In Conversation

Yale study makes the case for shorter quarantines — with ‘judicious’ testing

Yale’s Jeffrey Townsend argues that with careful testing, a one-week quarantine could be as effective as a 14-day quarantine to prevent the spread of COVID-19.
Face mask and a desk calendar of 2021.


When Yale researchers reported in December that a seven-day quarantine, coupled with carefully timed testing, could be as effective as a 14-day quarantine in preventing the spread of COVID-19, it attracted widespread media coverage. In fact, the research, which was originally published as an online preprint, even helped shift public health recommendations.

In the study, researchers quantified the probability of virus transmission by studying the employees of an oil company that tests workers for COVID-19 before they enter an offshore rig following a seven-day quarantine. According to their study, which was recently published in the journal Nature Communications, testing during the sixth day of quarantine was highly effective at catching late-developing COVID-19 and in helping to reduce the spread of the virus.

Jeffrey Townsend
Jeffrey Townsend

In an interview, Jeffrey Townsend, the Elihu Professor of Biostatistics at the Yale School of Public Health and co-first author of the research, discusses the findings and what he believes the public should know about quarantines and testing.

For the study, you examined the effectiveness of one-week quarantines, which are about half of the standard quarantine. What did you find?

You can do as well or better than a 14-day quarantine with seven days of quarantine and testing on day six if you get the result on day seven. If you stay seven days in quarantine and have a negative result taken 24 hours before the final day, the chance of you passing on disease when you exit is lower than if you just stay 14 days in quarantine and don’t have any test.

It turns out that the “entry” test [at the beginning of quarantine], which is actually fairly common, has almost a negligible value. For a very short quarantine it is certainly useful, but for a relatively longer quarantine an entry test does not significantly lower your probability of transmission. The exit test [at the end of quarantine] is very valuable — and in general, as a rule of thumb, the later you can do your test, the better.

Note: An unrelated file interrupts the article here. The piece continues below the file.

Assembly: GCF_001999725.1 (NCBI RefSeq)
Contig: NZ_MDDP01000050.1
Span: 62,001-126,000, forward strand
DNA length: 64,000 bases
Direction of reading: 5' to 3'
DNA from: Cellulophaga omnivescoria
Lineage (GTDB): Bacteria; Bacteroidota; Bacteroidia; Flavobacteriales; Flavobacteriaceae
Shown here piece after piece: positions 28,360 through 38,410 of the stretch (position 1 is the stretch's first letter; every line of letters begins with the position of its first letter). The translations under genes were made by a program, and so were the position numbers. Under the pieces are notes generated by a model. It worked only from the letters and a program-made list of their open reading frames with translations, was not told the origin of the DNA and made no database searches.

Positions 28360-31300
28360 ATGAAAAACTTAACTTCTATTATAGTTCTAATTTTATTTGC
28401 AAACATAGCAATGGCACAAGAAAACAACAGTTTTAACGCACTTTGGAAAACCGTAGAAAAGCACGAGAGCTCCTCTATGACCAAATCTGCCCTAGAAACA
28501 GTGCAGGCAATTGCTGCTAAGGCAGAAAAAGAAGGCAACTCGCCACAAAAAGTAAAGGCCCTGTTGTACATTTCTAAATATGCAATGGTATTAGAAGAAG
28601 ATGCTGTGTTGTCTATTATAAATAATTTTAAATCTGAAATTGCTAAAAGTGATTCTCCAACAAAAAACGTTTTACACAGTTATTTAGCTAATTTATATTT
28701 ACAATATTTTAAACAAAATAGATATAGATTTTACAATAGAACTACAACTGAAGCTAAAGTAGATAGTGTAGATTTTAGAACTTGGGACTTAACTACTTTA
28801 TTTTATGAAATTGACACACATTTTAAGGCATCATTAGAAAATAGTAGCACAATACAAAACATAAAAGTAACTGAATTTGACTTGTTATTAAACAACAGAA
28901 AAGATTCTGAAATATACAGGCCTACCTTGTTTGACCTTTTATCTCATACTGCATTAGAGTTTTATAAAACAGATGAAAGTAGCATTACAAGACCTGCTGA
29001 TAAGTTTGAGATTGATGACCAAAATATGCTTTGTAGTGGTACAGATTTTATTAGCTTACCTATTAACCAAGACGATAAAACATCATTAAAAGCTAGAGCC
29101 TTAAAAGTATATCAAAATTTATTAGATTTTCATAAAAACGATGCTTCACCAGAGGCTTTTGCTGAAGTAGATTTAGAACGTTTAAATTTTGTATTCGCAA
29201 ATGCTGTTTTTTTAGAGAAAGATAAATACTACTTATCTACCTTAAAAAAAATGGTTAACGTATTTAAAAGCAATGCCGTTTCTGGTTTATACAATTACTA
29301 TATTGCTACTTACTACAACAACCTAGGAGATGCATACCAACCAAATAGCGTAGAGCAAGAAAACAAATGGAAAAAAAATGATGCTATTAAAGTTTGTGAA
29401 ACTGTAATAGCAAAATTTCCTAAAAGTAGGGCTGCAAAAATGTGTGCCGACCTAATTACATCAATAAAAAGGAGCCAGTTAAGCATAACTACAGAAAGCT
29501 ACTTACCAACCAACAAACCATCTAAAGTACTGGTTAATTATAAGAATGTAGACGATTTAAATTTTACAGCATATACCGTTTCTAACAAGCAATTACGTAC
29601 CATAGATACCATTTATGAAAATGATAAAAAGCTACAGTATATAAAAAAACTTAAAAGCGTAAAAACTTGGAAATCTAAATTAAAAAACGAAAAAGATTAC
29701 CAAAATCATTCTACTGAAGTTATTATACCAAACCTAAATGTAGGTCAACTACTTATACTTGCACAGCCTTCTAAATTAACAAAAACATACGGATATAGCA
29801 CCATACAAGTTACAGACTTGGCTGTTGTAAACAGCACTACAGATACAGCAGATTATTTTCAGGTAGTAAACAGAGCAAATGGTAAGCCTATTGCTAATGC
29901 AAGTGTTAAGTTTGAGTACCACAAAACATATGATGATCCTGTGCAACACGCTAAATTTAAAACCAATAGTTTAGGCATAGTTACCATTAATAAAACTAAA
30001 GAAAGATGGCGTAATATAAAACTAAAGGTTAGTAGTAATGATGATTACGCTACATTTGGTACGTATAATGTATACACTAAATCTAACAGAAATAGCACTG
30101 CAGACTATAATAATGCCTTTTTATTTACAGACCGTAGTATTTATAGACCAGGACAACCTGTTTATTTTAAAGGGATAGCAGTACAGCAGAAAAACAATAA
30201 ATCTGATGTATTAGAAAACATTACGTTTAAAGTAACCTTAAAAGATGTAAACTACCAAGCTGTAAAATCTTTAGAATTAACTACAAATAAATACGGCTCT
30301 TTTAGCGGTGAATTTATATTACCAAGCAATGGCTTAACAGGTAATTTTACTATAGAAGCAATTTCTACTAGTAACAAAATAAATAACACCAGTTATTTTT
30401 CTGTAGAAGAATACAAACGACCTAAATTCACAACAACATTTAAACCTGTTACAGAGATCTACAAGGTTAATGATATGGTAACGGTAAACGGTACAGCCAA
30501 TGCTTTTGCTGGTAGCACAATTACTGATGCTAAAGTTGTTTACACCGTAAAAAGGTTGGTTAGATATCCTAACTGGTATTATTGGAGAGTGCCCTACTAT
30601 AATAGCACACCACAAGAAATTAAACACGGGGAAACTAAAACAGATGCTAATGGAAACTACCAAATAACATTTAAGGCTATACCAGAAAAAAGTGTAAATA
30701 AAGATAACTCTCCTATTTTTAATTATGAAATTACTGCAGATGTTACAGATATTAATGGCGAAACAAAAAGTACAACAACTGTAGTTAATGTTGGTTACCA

The CDC changed their official quarantine policy to 10 days from 14 based in part on your findings.

As long as people are doing a test late in the quarantine, I certainly think it’s reasonable to do a 10-day quarantine. It’s a bit of a confusing policy, because a 10-day quarantine increases risk compared to 14-day quarantine. I think what they’re really trying to get at with the lower quarantine is that people are likely to be getting tests now in one way or another. But I think even better than 10 days without a test is a shorter quarantine of seven days if you get an RT-PCR [nasal swab] test at the end of day six.

One of the questions your study addresses is whether tests done too early in infection are likely to be negative. What did you find?

When you get infected, you have these very small, really dispersed droplets that land in your respiratory tract. At the very beginning of that infection, it’s still a very low viral load compared to what you need to have in order for a swab in your nose to catch those viruses. Those viruses then replicate, and replicate, and replicate. And at some point, they’re throughout all of the surfaces of your respiratory tract. And that’s when a swab of your nose should catch them. The [RT-PCR] test is incredibly effective. If the virus is on the swab, it’s going to find it. But it’s going to take a couple of days for the virus to grow to a level where it’s everywhere and you’re going to actually get particles of virus when swabbing or sampling saliva.

What made oil rig workers a good sample for studying quarantines and testing?

There’s not a whole lot of extra labor force on the rig. If you have the risk of an outbreak spreading across the rig and infecting people, the whole rig is going to have to be shut down. That is an incredibly, incredibly expensive proposition for the oil and gas industry. In order to prevent it, they’re willing to spend a lot of money, which includes quarantining and testing any individual who is going to be heading out to a rig. On the other hand, they want to minimize the amount of costs they have to incur as they do it. They were very interested in knowing what combination of quarantine and testing would best suit their case. And it turns out that their case is the same as just about any case. All we really want to do with quarantine is prevent the possibility that someone gets through quarantine and then transmits to someone else.

Other Yale researchers who contributed to this study include Alison Galvani, the Burnett and Stender Families Professor of Epidemiology (Microbial Diseases) and director of the Center for Infectious Disease Modeling and Analysis (CIDMA); and Abhishek Pandey, a research scientist in epidemiology.

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Part of the In Focus Collection: Yale responds to COVID-19

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